We look back at the stories that were making the headlines in the Andersonstown News this week in 1981

Jackie and Jean Vernon pass away

THE former Belfast Celtic full-back, Jackie Vernon, died last Sunday and within 24 hours his wife, Jean, died after a long illness.

Jackie was a well known figure on the Falls Road during the Second World War and was a hero to the many followers who followed Celtic.

In 1947 Jackie was transferred to West Bromwich Albion, whom he captained until he returned to his native Belfast to play and manage the local Crusaders on the Shore Road. He was unique in that he played for the Irish Football Association (six county) and the Football Association of  Ireland (26 counties).

In a recent book ‘Belfast Celtic’ by Mark Tuohy, the times of the great Celtic team were recalled and Jackie’s name appeared time after time. He appeared on the cover of the book and famous contemporaries included Bud Ahearne, Paddy Bonnar, Tommy Breen, Johnny Denver, Hughie Kelly and Charlie Tully.

Jackie Vernon first started playing football on the St Paul’s Primary School Gaelic team and made a few appearances for St John’s Minor team.

Those present at yesterday’s double funeral included Tommy Breen, Sean McCann, Paddy Bonnar, Hughie Kelly and the famous Joe Bambrick, and the Falls Road was packed with people who had known or known of the great Jackie Vernon.

FUN: As the summer of 1981 came to an end families enjoyed all the fun of the fair when Cullen’s Amusements came to the grounds of Andersonstown Leisure Centre
FUN: As the summer of 1981 came to an end families enjoyed all the fun of the fair when Cullen’s Amusements came to the grounds of Andersonstown Leisure Centre

Murder victims' families organise

AN organisation of families of Catholics murdered by loyalist groups/’security forces’ has been formed.

At a meeting held last Sunday at a New Lodge Road venue, families of eighty murdered Catholics came together and decided to call their action group Silent Too Long.

A nine-person committee representing families from New Barnsley, Turf Lodge, Unity Flats, New Lodge, Ardoyne, the Bone, Newington, Twinbrook and Short Strand was formed under the chairmanship of Mr Séamus McAloran who was responsible for placing the adverts in the Irish News which led to the meeting. Letters were received from murder victims’ families in Derry, Cookstown, Castlewellan, Dungannon, Armagh and other places.

AIMS: Bringing the families together was promoted by the recent spell of publicity given to families of RUC and UDR men killed by the IRA/INLA, and also by the remarks made by loyalist leaders and in Westminster about the “2,000 victims of IRA violence”. These remarks when made were unchallenged by television and newspaper reporters and by Westminster politicians.

Last Sunday’s meeting decided on four main aims for the new group:

1. To create unity and support among the relations of those who have suffered at loyalists’ hands.
2. To press for the proscription of the UDA (who have openly boasted of their involvement in the murder of innocent Catholics.)
3. To show security forces’ involvement in sectarian murders and other crimes.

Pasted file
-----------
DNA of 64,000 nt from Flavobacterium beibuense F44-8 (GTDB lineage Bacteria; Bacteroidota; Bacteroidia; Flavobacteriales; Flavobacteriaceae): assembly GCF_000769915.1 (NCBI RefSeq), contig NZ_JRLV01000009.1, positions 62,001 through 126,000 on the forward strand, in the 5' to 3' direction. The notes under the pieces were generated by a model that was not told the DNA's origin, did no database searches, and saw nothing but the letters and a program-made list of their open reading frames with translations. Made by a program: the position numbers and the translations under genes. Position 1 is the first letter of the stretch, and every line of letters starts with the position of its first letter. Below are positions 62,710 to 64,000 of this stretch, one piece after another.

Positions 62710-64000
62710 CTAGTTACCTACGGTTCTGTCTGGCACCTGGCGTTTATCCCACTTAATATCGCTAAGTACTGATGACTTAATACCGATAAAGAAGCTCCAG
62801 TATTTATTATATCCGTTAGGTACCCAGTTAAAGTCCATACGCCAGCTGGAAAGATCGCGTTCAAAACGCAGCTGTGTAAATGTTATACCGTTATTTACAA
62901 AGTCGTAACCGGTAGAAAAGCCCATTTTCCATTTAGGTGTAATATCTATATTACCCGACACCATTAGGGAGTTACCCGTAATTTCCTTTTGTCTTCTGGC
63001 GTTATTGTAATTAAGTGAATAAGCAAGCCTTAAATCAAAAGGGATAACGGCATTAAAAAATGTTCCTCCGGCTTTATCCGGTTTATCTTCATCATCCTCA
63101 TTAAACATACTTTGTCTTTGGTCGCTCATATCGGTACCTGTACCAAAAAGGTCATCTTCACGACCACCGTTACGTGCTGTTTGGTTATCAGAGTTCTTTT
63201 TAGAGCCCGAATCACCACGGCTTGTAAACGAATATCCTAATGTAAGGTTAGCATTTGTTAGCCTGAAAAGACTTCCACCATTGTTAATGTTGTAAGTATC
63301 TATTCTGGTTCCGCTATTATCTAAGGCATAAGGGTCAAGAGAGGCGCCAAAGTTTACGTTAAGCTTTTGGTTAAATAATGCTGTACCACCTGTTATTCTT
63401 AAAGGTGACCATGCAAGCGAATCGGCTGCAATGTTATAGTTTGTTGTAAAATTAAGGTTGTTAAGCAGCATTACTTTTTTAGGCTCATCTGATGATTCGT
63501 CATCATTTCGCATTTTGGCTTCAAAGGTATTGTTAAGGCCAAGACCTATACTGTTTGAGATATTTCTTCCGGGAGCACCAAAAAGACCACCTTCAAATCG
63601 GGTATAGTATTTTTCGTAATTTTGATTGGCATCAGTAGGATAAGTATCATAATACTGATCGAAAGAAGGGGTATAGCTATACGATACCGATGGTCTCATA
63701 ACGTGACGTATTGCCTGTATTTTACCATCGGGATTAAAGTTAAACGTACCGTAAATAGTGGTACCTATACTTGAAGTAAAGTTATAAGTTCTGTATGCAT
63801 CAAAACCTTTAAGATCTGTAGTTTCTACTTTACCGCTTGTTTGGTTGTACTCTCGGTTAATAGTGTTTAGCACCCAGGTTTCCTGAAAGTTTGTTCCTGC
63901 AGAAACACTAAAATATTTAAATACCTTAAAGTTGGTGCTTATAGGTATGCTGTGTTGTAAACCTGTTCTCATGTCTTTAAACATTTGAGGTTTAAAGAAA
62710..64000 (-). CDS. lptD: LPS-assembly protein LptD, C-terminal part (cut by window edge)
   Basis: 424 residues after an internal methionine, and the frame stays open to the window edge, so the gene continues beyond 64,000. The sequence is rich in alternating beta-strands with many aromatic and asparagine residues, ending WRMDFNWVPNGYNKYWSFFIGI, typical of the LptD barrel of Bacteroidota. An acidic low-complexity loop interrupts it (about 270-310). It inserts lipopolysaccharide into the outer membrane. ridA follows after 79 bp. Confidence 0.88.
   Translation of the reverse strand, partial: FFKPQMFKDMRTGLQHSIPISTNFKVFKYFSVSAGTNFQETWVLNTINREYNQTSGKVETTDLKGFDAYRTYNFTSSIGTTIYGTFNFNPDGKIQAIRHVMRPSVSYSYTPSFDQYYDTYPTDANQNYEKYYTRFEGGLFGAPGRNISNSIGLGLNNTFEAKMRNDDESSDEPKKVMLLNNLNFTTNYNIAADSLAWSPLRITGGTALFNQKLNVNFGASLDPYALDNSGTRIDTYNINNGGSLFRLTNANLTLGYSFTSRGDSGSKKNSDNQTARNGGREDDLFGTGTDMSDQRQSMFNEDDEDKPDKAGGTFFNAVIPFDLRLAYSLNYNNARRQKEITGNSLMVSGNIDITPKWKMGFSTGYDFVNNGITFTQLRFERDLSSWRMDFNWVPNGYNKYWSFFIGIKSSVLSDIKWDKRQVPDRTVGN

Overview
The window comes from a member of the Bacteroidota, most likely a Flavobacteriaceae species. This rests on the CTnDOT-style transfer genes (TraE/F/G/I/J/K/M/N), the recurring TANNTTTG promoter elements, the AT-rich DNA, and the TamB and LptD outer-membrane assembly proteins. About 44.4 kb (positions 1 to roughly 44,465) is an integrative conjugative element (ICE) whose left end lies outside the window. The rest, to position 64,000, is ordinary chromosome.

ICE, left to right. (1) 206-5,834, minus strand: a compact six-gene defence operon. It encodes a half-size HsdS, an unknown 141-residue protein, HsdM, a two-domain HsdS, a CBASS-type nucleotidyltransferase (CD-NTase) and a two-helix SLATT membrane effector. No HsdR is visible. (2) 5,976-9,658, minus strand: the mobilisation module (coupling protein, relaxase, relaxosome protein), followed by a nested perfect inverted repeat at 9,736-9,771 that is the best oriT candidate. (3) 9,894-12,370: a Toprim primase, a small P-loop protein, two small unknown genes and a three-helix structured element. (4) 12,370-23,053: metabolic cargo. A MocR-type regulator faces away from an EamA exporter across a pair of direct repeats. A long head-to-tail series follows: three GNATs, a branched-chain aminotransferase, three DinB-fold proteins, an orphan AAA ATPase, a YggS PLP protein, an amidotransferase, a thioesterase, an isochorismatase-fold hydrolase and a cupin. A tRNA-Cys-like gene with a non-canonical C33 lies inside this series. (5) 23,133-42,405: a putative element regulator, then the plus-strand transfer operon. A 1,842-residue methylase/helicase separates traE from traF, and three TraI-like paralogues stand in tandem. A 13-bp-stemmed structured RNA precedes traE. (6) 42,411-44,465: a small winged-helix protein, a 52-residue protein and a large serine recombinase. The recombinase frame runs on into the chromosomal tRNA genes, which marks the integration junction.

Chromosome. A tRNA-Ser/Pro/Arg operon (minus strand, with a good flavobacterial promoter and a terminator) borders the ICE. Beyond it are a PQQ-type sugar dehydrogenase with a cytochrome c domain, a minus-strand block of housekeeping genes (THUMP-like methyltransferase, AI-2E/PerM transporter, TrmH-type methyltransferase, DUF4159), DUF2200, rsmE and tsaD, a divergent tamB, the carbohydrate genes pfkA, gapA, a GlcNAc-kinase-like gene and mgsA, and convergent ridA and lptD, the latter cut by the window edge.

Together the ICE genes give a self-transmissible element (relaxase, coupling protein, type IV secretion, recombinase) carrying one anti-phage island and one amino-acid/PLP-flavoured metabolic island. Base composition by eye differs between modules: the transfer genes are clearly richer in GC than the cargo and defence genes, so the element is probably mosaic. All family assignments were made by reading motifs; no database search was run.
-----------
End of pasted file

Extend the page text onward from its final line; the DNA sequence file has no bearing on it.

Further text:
4. To highlight the dual-membership of ‘security forces’ and loyalist groups.

BOOK OF EVIDENCE: A complete dossier on every one of the murder victims, going back over twelve years, is to be compiled and these, along with other information on the campaign, official and unofficial, against Catholics will be sent all over the world.

Silent Too Long will also arrange world-wide speaking tours for representatives of the murder victims’ families.

Messages of support and offers of assistance have been received from Fr Denis Faul, Dungannon, and Fr Brian Brady, Belfast. The newly-elected committee will visit the families in their own areas in the immediate future.

Editorial, August 29 1981

IN the wake of Owen Carron’s victory in the Fermanagh/South Tyrone by-election, Gerry Adams, vice-president of Sinn Féin, announced that his party would in future contest elections in the Six Counties; and this week Sinn Féin is appealing to all its supporters to get their names on the Electoral Register.

This represents a considerable change in emphasis by Sinn Féin and highlights once again the inherent conflict in the republican movement – whether or not to enter the political arena.

As a newspaper identified with the Nationalist community in the Six Counties and widely read in all the Nationalist areas of Belfast, we would question the wisdom of engaging in any type of formal political activity in the Six County or ‘United Kingdom’ context.

If the Nationalist people of the Six Counties have learned anything over the last sixty years it is that playing the political games according to Britain’s rules, while Britain holds the referee’s whistle, is an exercise in futility and a recipe for violence.

After the traumatic upheaval of 1969 and the proroguing of Stormont in 1972, the only thing that kept the Six County ‘state’ alive as a political entity were the Westminster and local government elections; and Britain protected these last remaining lifelines diligently, even to the point of supplying dozens of armed escorts for the ballot boxes, something she wasn’t prepared to do for many a harassed citizen.

England understands the importance of the system for the maintenance of the Six County ‘state’ and is not too worried who wins or loses or whether they attend or abstain on being elected. The all-important thing is the system and all it represents.

It would be ironic that, just as the SDLP is becoming more and more disillusioned with the political system and what can be gained from participating in it, the Sinn Féin political party come forward and give it a much-needed transfusion.